Question 2

  Q  How does one overcome problems of external origin when they are not in our control? A  The world in which we function is a play of dvandvas, (opposites). There is pleasure and there is pain, there is joy and there is sorrow, there is honour and there is dishonour. At the same time, we have our own desires that we want to fulfil. When the world caters to our desires, we are happy. When it doesn’t we get agitated and stressed out.Our problems with the world arise primarily when the world does not cater to us. What we need to understand is that problems are an inherent part of the world. What is important is how we deal with the situation. We have the choice to let the world dictate terms to us, or for us to take control of our lives. There is nothing in the world that can affect us if we do not want it to. It is in these situations that our mental strength plays a big role.The fundamental principle to understand is that the origin of the problem is within us. Whatever problems we have with the world is because of our selfishness, expectations and attachments. There is nothing outside that can affect our internal balance if we understand the way of the world. So if we face problems in the world, it is a sign for us to introspect and look within ourselves. To identify where we could have gone wrong. Maybe [...]

Question 1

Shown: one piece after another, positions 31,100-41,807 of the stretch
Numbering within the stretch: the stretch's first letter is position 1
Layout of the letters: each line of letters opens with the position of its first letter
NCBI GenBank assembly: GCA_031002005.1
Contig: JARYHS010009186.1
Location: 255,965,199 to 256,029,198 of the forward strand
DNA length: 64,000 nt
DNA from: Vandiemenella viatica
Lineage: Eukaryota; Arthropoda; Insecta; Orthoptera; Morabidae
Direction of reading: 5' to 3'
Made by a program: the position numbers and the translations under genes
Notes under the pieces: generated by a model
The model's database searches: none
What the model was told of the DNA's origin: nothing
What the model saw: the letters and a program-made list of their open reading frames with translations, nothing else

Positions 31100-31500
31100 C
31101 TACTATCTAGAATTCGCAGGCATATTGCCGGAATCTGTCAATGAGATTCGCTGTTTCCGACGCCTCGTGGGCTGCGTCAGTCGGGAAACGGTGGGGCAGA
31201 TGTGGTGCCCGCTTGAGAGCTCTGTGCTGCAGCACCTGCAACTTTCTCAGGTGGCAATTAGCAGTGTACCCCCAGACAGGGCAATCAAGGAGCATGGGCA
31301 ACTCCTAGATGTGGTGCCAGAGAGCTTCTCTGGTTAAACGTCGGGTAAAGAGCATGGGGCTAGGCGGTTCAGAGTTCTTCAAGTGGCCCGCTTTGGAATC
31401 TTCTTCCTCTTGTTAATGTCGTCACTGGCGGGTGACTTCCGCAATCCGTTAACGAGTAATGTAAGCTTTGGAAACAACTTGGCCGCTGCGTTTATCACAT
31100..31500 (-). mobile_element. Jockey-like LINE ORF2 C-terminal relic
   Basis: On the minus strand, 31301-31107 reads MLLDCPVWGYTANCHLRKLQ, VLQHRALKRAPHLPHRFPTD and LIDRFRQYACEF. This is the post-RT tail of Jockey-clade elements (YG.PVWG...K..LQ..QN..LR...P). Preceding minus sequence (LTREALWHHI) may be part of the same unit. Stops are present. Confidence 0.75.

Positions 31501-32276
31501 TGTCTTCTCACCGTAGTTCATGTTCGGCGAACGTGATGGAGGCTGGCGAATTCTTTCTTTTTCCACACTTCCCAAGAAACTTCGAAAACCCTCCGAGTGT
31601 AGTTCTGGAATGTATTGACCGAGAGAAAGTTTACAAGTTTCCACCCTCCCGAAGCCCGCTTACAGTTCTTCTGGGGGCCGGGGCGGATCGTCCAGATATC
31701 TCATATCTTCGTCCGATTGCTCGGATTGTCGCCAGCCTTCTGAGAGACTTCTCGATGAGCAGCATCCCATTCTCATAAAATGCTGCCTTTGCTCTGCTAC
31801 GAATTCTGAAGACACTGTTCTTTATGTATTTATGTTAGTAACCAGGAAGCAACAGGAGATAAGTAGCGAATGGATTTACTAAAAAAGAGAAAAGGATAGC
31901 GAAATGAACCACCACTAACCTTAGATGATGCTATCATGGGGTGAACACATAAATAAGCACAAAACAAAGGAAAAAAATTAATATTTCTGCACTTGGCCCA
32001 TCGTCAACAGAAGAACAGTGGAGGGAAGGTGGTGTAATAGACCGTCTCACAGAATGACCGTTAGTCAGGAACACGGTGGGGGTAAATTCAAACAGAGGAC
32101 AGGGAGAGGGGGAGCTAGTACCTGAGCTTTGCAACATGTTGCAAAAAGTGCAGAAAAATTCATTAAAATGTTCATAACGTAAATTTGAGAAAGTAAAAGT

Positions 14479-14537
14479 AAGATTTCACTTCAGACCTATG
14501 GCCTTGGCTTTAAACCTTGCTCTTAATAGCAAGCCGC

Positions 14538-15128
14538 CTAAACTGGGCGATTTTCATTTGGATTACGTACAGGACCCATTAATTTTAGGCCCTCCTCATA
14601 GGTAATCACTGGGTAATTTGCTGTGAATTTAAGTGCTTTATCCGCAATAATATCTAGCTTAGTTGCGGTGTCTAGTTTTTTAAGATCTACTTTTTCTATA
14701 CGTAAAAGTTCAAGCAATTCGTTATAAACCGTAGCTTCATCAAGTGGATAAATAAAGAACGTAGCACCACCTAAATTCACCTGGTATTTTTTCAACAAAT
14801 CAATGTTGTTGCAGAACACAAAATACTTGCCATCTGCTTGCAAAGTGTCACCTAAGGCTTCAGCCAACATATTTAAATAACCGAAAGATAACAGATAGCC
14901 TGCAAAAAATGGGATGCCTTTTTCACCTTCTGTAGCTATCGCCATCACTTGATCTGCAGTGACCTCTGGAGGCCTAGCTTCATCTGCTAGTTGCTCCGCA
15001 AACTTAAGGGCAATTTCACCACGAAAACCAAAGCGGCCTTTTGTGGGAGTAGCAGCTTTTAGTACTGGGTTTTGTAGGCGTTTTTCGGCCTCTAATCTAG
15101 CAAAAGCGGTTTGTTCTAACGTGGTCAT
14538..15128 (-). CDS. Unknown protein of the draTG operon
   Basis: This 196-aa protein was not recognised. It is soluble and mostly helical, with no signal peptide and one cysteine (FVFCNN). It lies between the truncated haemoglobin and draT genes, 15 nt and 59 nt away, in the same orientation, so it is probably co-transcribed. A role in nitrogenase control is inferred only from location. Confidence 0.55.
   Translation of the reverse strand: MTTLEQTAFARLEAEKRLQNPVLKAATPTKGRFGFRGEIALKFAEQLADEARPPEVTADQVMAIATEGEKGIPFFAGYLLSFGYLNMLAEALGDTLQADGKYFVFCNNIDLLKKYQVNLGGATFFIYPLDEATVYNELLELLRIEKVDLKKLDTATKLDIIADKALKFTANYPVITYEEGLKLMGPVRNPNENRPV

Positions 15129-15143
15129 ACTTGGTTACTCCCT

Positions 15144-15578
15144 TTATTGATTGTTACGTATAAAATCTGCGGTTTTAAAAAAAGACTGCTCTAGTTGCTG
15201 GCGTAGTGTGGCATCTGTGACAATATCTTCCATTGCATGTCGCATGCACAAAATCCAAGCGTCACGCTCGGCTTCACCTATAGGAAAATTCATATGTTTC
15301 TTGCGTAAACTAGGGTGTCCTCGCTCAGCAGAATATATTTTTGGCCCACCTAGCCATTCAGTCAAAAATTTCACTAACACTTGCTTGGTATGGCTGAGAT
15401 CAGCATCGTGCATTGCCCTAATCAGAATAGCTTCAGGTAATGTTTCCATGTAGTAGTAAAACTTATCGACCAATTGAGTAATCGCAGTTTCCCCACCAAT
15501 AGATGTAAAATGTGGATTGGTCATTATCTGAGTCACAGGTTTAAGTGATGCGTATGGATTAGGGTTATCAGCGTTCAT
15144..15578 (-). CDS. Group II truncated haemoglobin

Q  If the proportion of the gunas (sattva, rajas and tamas) determine the varnas (Brahmana, Kshatriya, Vaishya and Shudra), what is the simplest method to identify these traits in children at an early age so that they may be coached accordingly for a better future? A  Before we get into the answer to your question, let us first understand what the gunas are all about. Sattva is the state of selflessness and serenity. A sattvika person is one who has mastered himself or herself and has control over his or her desires. Such a person will perform obligatory duties selflessly. Sattvika people find satisfaction within themselves. They understand the transitory nature of the world and hence become independent of the world. Rajas is the state of selfishness, agitation, stress and strain. Such a person is obsessed with the fruit of action and will go to almost any extent to get what they want. Rajasika people are driven, compelled and pushed into frenzied activity by their desires. Rajasika persons are usually extroverted i.e. they are constantly looking out into the world for satisfaction. Tamas is the state of indolence, laziness and sloth. These people have tremendous desires but they lie dormant within them. They are too lazy to work to fulfil their desires. They will not even act for their own welfare. They achieve nothing.Every person is a combination of all three gunas in varying proportions.The varnas are structured in such a way that Brahmanas are predominantly sattvika with a [...]

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